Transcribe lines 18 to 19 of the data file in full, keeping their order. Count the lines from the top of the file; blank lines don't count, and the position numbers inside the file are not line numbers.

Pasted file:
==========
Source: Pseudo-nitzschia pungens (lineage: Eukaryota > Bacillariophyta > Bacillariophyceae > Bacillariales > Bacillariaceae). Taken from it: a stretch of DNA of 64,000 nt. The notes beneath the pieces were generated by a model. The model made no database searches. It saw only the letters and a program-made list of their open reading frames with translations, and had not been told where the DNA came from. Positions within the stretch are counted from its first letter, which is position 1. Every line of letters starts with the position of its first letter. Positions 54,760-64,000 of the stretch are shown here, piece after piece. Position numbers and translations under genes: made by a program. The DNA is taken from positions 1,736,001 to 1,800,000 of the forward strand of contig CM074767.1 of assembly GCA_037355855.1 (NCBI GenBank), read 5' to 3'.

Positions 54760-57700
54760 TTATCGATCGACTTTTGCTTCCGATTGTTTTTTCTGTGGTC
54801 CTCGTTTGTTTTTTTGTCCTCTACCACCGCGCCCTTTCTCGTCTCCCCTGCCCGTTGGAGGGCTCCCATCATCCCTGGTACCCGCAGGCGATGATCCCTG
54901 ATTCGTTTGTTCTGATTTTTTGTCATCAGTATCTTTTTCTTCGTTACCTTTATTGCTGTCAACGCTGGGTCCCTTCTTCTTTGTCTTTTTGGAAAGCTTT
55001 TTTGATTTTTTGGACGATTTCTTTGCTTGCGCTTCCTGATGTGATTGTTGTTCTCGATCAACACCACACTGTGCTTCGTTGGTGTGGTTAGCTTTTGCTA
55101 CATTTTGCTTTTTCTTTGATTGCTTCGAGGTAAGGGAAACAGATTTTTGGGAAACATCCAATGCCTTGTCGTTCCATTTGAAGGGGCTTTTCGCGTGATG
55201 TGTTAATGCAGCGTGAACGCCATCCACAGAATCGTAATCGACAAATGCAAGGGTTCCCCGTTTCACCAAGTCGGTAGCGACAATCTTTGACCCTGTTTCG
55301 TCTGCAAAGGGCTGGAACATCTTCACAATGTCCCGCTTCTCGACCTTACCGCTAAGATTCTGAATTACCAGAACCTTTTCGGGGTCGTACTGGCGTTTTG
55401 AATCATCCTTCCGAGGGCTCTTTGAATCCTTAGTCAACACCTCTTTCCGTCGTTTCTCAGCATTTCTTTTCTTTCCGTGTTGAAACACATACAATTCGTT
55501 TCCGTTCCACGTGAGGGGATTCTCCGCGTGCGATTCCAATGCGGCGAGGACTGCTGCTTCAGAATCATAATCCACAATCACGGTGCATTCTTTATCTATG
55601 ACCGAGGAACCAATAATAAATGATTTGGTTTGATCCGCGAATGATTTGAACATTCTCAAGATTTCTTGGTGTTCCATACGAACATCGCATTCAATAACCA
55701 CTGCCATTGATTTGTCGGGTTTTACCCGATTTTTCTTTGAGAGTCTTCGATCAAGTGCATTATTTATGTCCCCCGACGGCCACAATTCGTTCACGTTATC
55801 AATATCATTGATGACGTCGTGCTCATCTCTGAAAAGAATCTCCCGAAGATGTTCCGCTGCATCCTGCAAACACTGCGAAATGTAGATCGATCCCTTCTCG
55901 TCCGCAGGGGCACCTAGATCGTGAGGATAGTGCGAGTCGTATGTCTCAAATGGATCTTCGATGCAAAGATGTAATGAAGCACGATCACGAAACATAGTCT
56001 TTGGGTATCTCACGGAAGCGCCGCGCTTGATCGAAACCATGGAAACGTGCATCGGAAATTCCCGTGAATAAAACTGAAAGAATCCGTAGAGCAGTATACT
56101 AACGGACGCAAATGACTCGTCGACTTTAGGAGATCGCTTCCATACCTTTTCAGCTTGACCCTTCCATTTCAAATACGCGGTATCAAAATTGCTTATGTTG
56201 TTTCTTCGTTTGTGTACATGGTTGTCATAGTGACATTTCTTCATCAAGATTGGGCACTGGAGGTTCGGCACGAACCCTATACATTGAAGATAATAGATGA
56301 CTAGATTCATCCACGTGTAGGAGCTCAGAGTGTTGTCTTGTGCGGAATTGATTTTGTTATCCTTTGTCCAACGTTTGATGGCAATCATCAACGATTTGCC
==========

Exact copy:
56201 TTTCTTCGTTTGTGTACATGGTTGTCATAGTGACATTTCTTCATCAAGATTGGGCACTGGAGGTTCGGCACGAACCCTATACATTGAAGATAATAGATGA
56301 CTAGATTCATCCACGTGTAGGAGCTCAGAGTGTTGTCTTGTGCGGAATTGATTTTGTTATCCTTTGTCCAACGTTTGATGGCAATCATCAACGATTTGCC